Hands and Feet and Their Supports: Works by Matt Borruso at Cloaca Projects

Shotgun Review

Hands and Feet and Their Supports: Works by Matt Borruso at Cloaca Projects

By Rosa Tyhurst October 30, 2018

Shotgun Reviews are an open forum where we invite the international art community to contribute timely, short-format responses to an exhibition or event. If you are interested in submitting a Shotgun Review, please click this link for more information. In this Shotgun Review, Rosa Tyhurst reviews Hands and Feet and Their Supports: Works by Matt Borruso at Cloaca Projects in San Francisco, California.

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The human body has one ton of air pressure exerted on it at all times. Because this force is applied in all directions, its impact is barely perceptible. It pushes down and up, creating an equilibrium that prevents the body from collapsing. These invisible forces are manifested in a recent exhibition, Hands and Feet and Their Supports: Works by Matt Borruso, a sharp, monochromatic show that immerses the viewer in a nuanced physical environment. 

In the exhibition, two powder-coated black steel struts are held between the gallery’s ceiling and floor. To the uninitiated, they might have always been there. A shelf bearing a lumpy, gray concrete object is attached to each strut. Cast from assorted flea-market discards, these objects resemble oversized hybrids of hands and feet. They are simultaneously gruesome and alluring: fingers are fused together to form a bridge of a foot, and large thumbs protrude from heels. One could imagine these appendages teetering through the gallery on stilts, precariously navigating their surroundings.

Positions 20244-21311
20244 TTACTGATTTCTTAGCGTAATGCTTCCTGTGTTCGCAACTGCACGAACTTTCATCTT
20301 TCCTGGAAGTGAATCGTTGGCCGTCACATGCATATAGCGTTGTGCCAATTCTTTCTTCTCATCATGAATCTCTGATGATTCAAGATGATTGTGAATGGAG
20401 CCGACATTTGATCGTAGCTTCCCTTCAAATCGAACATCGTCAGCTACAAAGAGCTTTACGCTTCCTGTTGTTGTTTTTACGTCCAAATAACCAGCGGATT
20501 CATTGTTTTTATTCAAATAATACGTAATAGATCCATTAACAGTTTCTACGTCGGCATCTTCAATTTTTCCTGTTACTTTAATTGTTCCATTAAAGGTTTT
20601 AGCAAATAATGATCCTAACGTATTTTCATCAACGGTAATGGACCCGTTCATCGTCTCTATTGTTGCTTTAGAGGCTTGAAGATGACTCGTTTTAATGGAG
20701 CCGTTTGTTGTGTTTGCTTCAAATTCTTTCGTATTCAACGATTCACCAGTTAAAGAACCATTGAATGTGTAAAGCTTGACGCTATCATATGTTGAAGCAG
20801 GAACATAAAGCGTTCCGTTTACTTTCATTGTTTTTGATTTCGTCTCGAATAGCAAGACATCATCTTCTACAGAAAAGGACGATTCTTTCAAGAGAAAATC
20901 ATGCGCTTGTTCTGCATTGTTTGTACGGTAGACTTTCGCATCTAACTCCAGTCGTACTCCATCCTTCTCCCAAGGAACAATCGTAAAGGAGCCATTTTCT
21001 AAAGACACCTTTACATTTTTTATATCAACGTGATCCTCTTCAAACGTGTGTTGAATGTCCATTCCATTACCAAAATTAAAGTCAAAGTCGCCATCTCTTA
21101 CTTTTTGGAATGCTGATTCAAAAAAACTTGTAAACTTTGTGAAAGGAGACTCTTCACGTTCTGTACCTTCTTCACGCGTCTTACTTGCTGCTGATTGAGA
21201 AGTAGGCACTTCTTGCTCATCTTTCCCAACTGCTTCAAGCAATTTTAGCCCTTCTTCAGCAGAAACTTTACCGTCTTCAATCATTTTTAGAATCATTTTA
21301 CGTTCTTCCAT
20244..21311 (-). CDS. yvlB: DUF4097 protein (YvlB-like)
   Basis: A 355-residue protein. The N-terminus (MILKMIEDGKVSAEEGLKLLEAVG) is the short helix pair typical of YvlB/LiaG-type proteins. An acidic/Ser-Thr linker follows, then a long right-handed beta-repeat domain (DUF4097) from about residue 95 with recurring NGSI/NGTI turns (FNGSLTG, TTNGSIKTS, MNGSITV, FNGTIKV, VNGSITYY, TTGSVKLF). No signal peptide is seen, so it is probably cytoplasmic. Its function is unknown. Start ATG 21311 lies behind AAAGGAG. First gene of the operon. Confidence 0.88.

Matt Borruso. Hands and Feet and Their Supports: Works by Matt Borruso, 2018; installation view. Courtesy Cloaca Projects. Photo: John Borruso.

Near the gallery threshold, they would meet Plant Stand and Pedagogical Support (2018), a gnarled concrete termite hill adorned with miniature platforms and two large handles. The sculpture sits upon a reconstruction of the Ulm stool (Ulmer hocker) by the architect Max Bill (1908–1994), a multi-use piece of furniture that can function as a stool, table, or tray. Here, it serves as a pedestal. Bill studied at the Bauhaus and contributed to school’s concept of unifying art, craft, and technology. This amalgamation of disciplines is echoed throughout Borruso’s show, in particular in two prints that are pressed, rubbed, and wheat-pasted directly onto the gallery wall. One combines a cover from a 1964 Domus magazine with a black slug of a rubber hand. The other mashes together an antique vase with an image of Ozzy Osbourne's arm and torso. As in a frottage, the wall’s texture seeps through the paper, giving it goosebumps.

Despite its hard edges, Hands and Feet and Their Supports is an exhibition of human proportions and sensations. It balances classic design with cheap materials. Architectural straight lines are offset by the wobbly reality of the human form. Embodied experience occurs in this otherwise stark space. The body becomes implicit in the installation: the gray concrete floor becomes a shelf upon which viewers can rest their presence and weight, with that invisible gravitational pressure forcing everything to stay put.

Hands and Feet and Their Supports: Works by Matt Borruso was on view at Cloaca Projects in San Francisco through October 27, 2018.

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